What you can do:

  • Water plants until the soil in their pots or flats feels saturated. Pick them up to feel how heavy they are before and after watering, so you have a sense of when your plant is hydrated enough. If the pot looks powdery, it's too dry!
  • Fresh air and natural light are best for ventilation and lighting, of course. But grow lights or rotating fans can also be effective in small spaces—just make sure the plants barely move when you use a fan; set it on low speed or keep it far enough from produce that it doesn't blow leaves around.


Easy plants to glow indoor:

Herbs and fast-growing greens — such as “soft herbs” like basil, chives and cilantro; and greens like lettuce mix, mustard mix, arugula, spinach and chard. Avoid Mediterranean herbs “like rosemary can be a bit tricky indoors as they are more susceptible to root rot from overwatering.”


   grow own food


Urban apartment with a balcony

Apart from the balcony’s weather condition, sun exposure, rules and regulations of your building and other factors you should consider the balcony’s weight limit and size. Whether you have raised beds or large pots, once everything has been watered, it can weigh a lot (one gallon of water weighs just over eight pounds).”

Space is also an issue when it comes to grand many people who garden tend to cram too many plants into their pots or raised beds. This leads them to place crops close together that might quickly outgrow each other (such as summer squashes), thus shading other plants while they're still young


    What you can do:

    • Make sure you know the size as to which each crop will grow to when figuring out the amount of space you will need
    • Make sure when you are picking the container that it is the right size. Plastic pots are light and glazed ones tend to hold in more moisture than others.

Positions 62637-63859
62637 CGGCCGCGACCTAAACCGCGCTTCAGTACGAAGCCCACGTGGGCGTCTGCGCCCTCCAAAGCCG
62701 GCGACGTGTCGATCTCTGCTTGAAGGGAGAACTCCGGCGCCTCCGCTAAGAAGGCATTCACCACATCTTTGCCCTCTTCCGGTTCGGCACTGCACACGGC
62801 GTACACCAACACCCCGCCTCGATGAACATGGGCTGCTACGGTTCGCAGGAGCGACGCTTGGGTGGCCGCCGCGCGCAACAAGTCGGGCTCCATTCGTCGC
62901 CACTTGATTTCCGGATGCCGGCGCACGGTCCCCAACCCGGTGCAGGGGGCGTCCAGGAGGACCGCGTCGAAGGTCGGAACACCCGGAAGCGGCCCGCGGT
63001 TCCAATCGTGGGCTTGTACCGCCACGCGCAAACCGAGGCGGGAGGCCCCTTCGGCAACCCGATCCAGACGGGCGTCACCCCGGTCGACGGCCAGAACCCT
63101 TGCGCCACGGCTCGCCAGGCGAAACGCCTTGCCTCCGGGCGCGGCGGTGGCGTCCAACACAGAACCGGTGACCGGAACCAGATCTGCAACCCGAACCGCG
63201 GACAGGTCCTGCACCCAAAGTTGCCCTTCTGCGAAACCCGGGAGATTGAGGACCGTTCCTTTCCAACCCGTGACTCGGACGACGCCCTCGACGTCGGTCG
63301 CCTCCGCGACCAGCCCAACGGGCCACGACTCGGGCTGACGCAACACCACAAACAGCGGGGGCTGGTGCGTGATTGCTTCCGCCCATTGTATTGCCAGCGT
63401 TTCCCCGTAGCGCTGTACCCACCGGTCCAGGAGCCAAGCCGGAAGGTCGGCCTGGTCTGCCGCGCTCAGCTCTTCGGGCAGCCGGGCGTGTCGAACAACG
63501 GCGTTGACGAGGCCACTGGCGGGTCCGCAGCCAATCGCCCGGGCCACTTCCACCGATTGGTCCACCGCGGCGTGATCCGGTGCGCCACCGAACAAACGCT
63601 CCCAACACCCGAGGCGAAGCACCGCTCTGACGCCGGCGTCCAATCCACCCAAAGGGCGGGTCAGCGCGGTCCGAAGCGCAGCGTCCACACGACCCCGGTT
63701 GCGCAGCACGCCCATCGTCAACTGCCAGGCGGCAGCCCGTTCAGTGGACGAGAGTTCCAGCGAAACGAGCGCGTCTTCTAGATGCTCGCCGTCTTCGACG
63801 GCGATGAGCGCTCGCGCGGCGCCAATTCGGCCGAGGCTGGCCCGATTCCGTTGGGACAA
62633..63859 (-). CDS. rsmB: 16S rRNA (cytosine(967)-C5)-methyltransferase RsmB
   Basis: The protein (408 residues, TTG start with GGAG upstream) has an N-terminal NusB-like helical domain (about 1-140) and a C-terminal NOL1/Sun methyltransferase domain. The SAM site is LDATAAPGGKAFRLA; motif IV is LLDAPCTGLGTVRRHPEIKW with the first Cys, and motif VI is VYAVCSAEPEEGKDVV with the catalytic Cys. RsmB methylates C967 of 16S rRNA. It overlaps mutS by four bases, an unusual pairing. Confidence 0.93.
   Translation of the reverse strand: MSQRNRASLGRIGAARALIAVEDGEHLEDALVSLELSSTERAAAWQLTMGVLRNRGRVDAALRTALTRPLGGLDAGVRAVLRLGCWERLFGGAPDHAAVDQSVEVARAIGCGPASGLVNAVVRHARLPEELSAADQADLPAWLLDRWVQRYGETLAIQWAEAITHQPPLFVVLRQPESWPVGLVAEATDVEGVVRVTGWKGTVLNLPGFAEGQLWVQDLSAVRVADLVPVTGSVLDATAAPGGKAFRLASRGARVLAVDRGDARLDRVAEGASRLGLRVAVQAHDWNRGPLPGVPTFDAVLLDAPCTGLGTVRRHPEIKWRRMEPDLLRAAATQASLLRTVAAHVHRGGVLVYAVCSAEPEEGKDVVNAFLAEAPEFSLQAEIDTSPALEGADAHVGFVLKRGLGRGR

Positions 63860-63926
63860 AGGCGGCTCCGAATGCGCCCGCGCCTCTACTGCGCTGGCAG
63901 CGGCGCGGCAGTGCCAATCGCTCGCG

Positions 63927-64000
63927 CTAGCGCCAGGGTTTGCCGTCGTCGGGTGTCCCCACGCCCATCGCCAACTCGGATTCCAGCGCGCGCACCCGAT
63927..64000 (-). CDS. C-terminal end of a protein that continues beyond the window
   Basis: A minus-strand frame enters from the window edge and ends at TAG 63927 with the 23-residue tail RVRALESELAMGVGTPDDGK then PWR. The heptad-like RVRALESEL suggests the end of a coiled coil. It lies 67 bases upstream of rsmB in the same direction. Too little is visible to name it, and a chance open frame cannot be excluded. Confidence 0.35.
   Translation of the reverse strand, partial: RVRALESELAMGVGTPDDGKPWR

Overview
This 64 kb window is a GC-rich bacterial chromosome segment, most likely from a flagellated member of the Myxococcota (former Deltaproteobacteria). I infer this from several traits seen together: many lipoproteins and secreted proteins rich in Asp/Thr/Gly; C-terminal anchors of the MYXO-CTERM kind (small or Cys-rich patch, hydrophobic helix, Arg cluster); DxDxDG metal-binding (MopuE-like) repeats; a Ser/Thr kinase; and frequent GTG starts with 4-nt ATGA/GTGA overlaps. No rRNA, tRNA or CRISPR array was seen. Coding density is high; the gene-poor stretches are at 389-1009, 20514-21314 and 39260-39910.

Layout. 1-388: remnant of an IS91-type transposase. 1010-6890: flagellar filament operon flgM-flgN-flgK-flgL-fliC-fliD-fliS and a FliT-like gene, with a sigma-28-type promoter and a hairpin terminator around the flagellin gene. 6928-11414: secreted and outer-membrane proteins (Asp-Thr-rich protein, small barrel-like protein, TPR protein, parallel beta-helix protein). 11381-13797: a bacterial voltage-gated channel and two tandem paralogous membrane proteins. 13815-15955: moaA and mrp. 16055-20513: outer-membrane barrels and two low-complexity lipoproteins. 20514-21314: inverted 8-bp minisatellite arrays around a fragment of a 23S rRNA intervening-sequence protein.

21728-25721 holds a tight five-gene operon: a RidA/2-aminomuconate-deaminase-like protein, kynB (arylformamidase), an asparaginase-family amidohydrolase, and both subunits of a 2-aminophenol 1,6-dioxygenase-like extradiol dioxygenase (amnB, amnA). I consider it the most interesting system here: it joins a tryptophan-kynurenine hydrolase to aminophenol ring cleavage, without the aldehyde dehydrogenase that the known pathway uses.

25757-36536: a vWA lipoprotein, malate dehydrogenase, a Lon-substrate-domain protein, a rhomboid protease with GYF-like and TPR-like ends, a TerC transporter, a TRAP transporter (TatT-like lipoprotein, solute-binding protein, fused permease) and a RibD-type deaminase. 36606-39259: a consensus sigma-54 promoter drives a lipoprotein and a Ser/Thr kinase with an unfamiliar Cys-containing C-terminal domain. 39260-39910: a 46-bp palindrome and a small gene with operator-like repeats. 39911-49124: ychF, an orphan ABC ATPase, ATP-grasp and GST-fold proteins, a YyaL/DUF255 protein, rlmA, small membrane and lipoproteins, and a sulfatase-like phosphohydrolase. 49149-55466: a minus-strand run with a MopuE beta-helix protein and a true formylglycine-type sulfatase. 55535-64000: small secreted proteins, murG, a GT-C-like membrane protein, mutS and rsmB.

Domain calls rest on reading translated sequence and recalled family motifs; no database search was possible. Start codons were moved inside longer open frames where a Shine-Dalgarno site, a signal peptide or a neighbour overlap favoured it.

• You can use things such as nutrient-rich organic soil mixes for balcony gardens. To improve root growth, pomace to increase drainage and aeration in the soil.


    Best plants to glow:

    Root crops and greens such as beets, carrots, leeks, onions, radishes and turnips would be the best option here. In the spring, go for sprouting broccoli, green garlic and peas. During summer, you can try cucumbers, eggplant, peppers, summer squash and tomatoes.




    Suburban house with a yard

    If you maintain a large yard in the suburbs, animal pests and weeds can threaten to undo all the work that it took to keep your garden looking nice. Just as pests can damage your yard, so can weeds. When you don’t get rid of the weeds that are growing in it, they may fight for space and food supply against your plants. 

    What you can do:
    • If you are dealing with wild animals like rabbits and foxes fence the growing area, installing hoops over the raised beds and covering them with netting.
    • .. It's easier to get rid of weeds when they're small or newly sprouted. Do it more frequently at first—so you don't have to spend hours later on something that would be relatively painless if done right away!


    Best plants to grow:

    You can choose any plant or food to grow here! It could be winter squashes, melons and corn or fruit trees and berries like blackberries, blueberries and raspberries.




    You can reconnect with nature and improve the environment by growing own food. We don’t need complicating science to tell you we need healthy food. And understanding the connection with the environment including the weather is a piece of the puzzle as healthy food production relies on the environment. Growing own food can give you the opportunity to realize this connection in a very realistic way.